I’m better now. Not great, not fixed and definitely not at my best. Just better.

I did learn one very valuable lesson. A bad therapist can make it so much worse. That was last summer and early fall. A good therapist, in contrast, helps, not in any miraculous way, but subtly. I found the good therapist in December.

Over the past few months, I did do some writing. For now, I’m going to post something new each week and pull out something old as well.

Brutal Honesty

Sometimes twelve days on a lake with your family and guide dog who suddenly acquired gills is exactly what you need to refocus. I left warn out from Pride and wondering how I should change my life. without consciously even thinking about it, I came home knowing what to do. My subconscious is so smart.

I need to come clean about why this blog has been so silent. It began as a series of infections, then the habit of not writing took over, or so I thought. In actuality, I was avoiding emotional “stuff.”

Writing this blog with the frank honesty I want means digging in my feelings and uncovering what is underneath. Exposing buried emotional issues to the light of day can be hard and is definitely always intense. Since I was avoiding anything not immediately obvious on the surface, I steered clear of a writing process that would force me to examine things. When I eventually realized this fact, I made a conscious choice to continue not writing. My avoidance was in fact a smart decision on the part of my subconscious.

The emotional issues are still there, but I have unearthed them, cleaned them off, sorted them into piles and assembled the fragments into a picture.

There is a lack of emotional intimacy in my life that doesn’t work for me. At all. I can accept many of the ways my life is directly effected by disability – unemployed, limited income, lack of access to information and even having to ask for help. As I’ve mentioned before, I have a far harder time with the ways disability indirectly impacts my life based on how the world reacts – fewer friends, limited dating, people’s ignorant behavior and lack of respect. They all boil down to lack of emotional intimacy.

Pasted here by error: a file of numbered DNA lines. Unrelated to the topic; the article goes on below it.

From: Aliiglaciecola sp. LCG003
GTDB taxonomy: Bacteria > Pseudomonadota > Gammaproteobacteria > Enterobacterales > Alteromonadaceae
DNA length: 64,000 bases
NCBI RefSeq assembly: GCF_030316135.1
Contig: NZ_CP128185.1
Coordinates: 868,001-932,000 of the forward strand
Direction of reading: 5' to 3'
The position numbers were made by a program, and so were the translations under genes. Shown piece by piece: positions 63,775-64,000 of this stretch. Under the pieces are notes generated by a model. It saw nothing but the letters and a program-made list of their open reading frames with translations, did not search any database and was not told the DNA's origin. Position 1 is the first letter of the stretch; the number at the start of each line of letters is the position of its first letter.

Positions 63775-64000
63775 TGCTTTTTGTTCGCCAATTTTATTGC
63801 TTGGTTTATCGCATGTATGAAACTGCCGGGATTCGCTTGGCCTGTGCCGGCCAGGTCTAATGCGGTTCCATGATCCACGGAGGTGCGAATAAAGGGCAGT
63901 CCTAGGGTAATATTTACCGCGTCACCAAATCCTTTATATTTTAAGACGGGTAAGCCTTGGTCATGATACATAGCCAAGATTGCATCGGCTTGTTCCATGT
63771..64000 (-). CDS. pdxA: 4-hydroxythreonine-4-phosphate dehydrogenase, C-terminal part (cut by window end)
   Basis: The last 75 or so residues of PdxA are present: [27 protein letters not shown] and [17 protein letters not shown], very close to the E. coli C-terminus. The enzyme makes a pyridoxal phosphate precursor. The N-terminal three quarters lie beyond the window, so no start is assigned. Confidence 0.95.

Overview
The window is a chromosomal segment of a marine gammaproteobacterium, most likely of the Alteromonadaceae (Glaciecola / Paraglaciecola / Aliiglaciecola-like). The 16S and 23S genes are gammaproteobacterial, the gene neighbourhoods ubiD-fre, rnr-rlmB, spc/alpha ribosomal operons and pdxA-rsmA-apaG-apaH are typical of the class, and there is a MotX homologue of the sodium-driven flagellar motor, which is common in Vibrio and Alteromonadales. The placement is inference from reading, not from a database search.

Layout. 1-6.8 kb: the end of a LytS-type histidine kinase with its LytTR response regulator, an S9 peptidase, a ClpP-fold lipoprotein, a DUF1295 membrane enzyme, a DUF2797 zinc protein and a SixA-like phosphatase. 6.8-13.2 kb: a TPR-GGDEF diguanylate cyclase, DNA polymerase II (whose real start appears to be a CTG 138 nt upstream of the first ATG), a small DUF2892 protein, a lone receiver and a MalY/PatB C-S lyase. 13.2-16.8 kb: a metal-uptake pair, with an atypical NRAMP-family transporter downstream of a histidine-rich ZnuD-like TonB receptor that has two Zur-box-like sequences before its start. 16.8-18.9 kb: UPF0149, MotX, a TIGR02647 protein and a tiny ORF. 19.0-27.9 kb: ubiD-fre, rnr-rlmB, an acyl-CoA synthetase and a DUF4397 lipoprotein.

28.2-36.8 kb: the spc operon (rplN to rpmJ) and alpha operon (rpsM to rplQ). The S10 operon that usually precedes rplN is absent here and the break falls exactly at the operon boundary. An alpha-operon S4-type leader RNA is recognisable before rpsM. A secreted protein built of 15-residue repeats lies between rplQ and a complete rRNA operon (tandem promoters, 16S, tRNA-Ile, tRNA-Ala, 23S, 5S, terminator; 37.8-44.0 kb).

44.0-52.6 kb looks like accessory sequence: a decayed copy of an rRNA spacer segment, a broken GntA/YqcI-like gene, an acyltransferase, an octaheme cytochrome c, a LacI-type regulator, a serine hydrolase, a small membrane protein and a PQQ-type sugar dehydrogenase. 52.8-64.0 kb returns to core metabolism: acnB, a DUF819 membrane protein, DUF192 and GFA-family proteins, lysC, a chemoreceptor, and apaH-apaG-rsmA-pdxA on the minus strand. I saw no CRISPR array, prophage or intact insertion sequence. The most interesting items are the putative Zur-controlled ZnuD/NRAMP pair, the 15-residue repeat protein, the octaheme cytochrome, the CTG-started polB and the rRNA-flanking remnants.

If you think about it, the direct consequences of my disabilities are things I can figure out, like fining meaningful things to do that take the place of paid work. How do you change the amount of emotional intimacy you need? And how do you increase the amount in your life when you aren’t the cause of the problem?

I used to think I needed to change my behavior or attitude or mannerisms or deodorant or something. At least in this area, I swallowed the idea thatDisability is the responsibility of the disabled

I was required to do whatever was necessary to make others comfortable and that would make it all better. I had to crack the jokes, not get angry about being treated as less than, educate, explain and accept with a smile whatever I had to. In this way, I would make others comfortable with me and they would want to be in my life. In other words, if I was nice enough, things would change. And, if they didn’t improve, I was obviously not being nice enough. My effort and attitude would fix everything.

Um, no. I have come to realize that how others react to my disabilities is not based on something I did. It’s about them. My only responsibility is to behave like a civil adult using the same measurements non-disabled people apply to themselves. Who, after all, would expect a non-disabled person to smile sweetly and thank the cashier who just handed your change to the person with you?

Still, I was left with a big problem: how do I deal with my need for emotional intimacy not being met? Good question. No answers.

While working my way through all of this, I couldn’t write this blog without making my abject misery worse. Now I can at least write about it. Progress.